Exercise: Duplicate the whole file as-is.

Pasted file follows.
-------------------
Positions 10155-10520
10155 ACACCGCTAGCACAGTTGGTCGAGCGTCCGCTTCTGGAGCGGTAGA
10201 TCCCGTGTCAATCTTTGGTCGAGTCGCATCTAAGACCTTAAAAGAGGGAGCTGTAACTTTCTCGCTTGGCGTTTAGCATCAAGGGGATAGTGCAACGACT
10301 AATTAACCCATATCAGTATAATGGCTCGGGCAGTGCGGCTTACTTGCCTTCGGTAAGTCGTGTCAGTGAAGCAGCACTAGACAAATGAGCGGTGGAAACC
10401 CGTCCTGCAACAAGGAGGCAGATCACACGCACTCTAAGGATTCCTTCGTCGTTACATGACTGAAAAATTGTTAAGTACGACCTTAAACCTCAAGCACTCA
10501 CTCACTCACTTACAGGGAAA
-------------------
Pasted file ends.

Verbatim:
Positions 10155-10520
10155 ACACCGCTAGCACAGTTGGTCGAGCGTCCGCTTCTGGAGCGGTAGA
10201 TCCCGTGTCAATCTTTGGTCGAGTCGCATCTAAGACCTTAAAAGAGGGAGCTGTAACTTTCTCGCTTGGCGTTTAGCATCAAGGGGATAGTGCAACGACT
10301 AATTAACCCATATCAGTATAATGGCTCGGGCAGTGCGGCTTACTTGCCTTCGGTAAGTCGTGTCAGTGAAGCAGCACTAGACAAATGAGCGGTGGAAACC
10401 CGTCCTGCAACAAGGAGGCAGATCACACGCACTCTAAGGATTCCTTCGTCGTTACATGACTGAAAAATTGTTAAGTACGACCTTAAACCTCAAGCACTCA
10501 CTCACTCACTTACAGGGAAA